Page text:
Blazey’s Bristol Grime Lowdown / Hugh on November 23rd


Following on from last week’s Circle² Future Sounds: Grime Presets, we found out about the current grime scene in one of the UK’s most musical cities; Bristol. Bristol is famous worldwide for punching above it’s weight in music, arguably making the biggest contribution to UK music outside of London in recent years. The south-western city is perhaps best known for it’s pioneering musicians within dubstep, drum & bass and trip hop, including artists such as Pinch, Kahn, Massive Attack, Portishead and Roni Size.

Unusually, the Bristol grime scene hasn’t yet had the success that’s been seen in London, Manchester and Birmingham, but things look like they are changing. With sell out 1500+ capacity events in the town and a recent feature of 6 Bristol MCs at Wiley’s inaugural grime event, Eskimo Dance, it looks as if Bristolian MCs and producers may soon be set for a bigger platform.

A forefather of Bristolian grime and dubstep, Blazey established the first ever dubstep night outside of London alongside Pinch in 2004. As the head honcho of grime in Bristol, after years of DJing and running parties throughout the City, Blazey is now running Bodynod, Bristol’s largest Garage & Grime event which has seen some of the most impressive line ups within the scene in recent years. We had a chat with Blazey to find out what’s been happening in the Bristol grime scene over the last few years, and which MCs and producers we should be keeping an eye on.

It’s great that a selection of Bristol MCs were featured at Eskimo dance earlier this month. How did that go down?

It went really well, actually exceeded my expectations, especially given that half the MCs had never worked with each other before on stage. The MCs got together prior to the rave and had a practice session, which definitely paid off, just because each MC has their own particular style which managed to gel during the set and translated well to the crowd.

How’s the health of Bristol’s grime scene changed over the years?

Right now it’s strong, it seems that there is just the right balance of Producers as well as MCs, whereas back in the first half of the noughties there was a wealth of MCs, but only a few producers, then in the latter half of the decade until around 2013, there were quite a few established producers but not many MCs making enough noise to be noticed.

Which Bristol grime MCs should we be keeping an eye on?

Buggsy, Jay0117, Slowie, Dash Villz, Double, Gilly, Daran, Chevz, Trizz, Pea Rackz, Scarz, TDot, Big P, and I really am hoping that Bristol legend King Aggi records some Grime soon, that would be powerful.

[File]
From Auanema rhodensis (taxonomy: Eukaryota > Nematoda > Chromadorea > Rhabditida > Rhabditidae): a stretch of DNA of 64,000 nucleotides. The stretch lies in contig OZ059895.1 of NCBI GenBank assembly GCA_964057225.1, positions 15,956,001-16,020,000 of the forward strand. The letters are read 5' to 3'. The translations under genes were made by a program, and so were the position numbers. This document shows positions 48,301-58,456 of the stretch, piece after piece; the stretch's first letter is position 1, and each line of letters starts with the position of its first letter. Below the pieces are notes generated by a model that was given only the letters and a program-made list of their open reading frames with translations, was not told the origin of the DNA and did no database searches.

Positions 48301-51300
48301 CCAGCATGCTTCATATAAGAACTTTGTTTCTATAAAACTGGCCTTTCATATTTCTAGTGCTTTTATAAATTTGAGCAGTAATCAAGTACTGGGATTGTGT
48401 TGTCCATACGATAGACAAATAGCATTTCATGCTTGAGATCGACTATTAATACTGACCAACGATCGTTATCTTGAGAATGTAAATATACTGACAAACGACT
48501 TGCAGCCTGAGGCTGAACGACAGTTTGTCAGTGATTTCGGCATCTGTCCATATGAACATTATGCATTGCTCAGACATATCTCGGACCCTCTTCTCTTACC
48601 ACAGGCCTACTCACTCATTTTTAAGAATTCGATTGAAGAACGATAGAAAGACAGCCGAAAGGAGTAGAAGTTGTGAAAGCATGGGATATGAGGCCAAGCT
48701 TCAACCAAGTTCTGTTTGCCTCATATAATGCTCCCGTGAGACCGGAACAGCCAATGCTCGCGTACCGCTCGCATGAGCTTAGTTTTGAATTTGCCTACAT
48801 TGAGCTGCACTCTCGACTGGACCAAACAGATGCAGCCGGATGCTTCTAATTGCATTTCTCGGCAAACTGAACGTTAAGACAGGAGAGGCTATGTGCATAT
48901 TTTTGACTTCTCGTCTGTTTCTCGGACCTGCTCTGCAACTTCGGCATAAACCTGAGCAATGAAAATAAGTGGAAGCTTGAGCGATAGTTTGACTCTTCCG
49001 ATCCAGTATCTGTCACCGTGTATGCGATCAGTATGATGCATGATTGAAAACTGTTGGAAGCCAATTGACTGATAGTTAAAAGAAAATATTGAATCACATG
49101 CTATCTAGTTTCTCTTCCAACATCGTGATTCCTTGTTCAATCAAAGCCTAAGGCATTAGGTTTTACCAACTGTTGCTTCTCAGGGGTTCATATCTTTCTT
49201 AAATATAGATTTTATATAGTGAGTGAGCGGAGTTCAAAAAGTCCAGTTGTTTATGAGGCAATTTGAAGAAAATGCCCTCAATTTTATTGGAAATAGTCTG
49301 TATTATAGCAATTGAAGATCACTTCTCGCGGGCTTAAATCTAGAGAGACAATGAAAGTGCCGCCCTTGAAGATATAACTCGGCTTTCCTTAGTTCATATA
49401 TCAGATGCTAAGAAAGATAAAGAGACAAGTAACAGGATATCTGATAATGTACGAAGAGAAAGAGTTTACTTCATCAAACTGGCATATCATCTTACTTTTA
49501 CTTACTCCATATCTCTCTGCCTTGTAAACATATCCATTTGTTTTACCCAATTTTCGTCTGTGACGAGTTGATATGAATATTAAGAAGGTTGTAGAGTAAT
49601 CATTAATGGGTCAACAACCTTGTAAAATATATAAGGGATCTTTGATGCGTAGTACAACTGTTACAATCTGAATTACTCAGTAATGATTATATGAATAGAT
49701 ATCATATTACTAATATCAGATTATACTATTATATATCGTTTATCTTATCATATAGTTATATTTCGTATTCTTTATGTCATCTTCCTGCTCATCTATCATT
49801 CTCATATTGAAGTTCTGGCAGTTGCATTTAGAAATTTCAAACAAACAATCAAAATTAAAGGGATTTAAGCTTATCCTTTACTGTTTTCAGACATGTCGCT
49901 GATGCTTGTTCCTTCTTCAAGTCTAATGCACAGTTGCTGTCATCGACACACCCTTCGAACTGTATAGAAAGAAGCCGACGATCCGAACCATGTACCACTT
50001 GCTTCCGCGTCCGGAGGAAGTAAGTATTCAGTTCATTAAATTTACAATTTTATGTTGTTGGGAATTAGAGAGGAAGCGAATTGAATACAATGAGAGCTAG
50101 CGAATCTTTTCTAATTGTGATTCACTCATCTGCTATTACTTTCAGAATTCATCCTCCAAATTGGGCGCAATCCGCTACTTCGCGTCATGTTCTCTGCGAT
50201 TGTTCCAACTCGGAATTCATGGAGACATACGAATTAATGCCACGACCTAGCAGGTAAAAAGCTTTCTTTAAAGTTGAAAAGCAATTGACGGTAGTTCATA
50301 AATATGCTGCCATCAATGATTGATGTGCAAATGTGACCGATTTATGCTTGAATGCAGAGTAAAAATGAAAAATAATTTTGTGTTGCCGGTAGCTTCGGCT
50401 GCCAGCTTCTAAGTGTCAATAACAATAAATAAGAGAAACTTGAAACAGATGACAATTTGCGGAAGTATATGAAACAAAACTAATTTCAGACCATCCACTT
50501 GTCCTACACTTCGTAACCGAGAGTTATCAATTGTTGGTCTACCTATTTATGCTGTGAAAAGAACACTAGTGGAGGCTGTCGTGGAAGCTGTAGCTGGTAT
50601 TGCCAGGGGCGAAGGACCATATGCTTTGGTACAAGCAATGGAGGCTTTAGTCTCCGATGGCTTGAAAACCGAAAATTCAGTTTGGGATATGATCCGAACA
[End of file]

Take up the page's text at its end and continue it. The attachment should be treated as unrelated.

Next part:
Im hoping by middle of next year there will be more Bristol talent in the limelight, with hopefully some nationwide recognition of the talent we have down here, it would be a pleasure to see people take note of the vocal side of the Bristol Grime scene as well as the Instrumental aspect of the scene which has turned heads towards the city.

Lastly, I just want to big up Koast for his Durkle Disco label compilation that is hosted by myself in a mixtape stylee, it features a whole heap of vocal and production talent from the city - definitely a good starting point if you want to check the current state of affairs with Bristol Grime talent.

Circle² Future Sounds: Grime Presets / Hugh on November 16th

* All non percussive elements in this track are generated using the Circle² Future Sounds: Grime Presets.

As part of our Future Sounds series, we’ve put together a new pack of presets. This time we’re focussing on an underground genre that is currently experiencing a strong resurgence; Grime.

Grime came to fruition in inner city London in the late 90s and early 00s. The sound originated on pirate radio stations such as Rinse FM and Deja Vu FM, building on the traditions of UK garage, drum and bass and dancehall. It is known for it’s hard hitting percussion and powerful, sharp synth sounds. Current prominent producers in the grime scene include Wiley, Preditah, Rudekid and ZDot.

Circle² Future Sounds: Grime

1. Alien Ensemble
2. Background Pattern
3. Gliding Squares 2015
4. Gliding Squares 2016
5. Muffler Bass
6. Whistle Grit Bass

Download the expansion here

To install the presets, just unzip and paste the folder “Future Sounds - Grime″ in here:

OSX - Application Support > FAW > Circle-2 > Presets
Windows - Program Files > FAW > Circle2 > Presets

Richie Souf Produces Circle² Trap Demo / Hugh on October 22nd

Richie Souf

Richie Souf is a trap producer and certified hit maker from Atlanta, Georgia, whose production credits include stellar artists such as iLoveMakonnen and Rich The Kid.

Richie has put together the following track using sounds exclusively from Circle². This one’s sure to get your subs pumping!

Keep up to date with Richie Souf



Producer Spot reviews Circle² / Hugh on October 13th

Producer Spot gives Circle² a five star rating!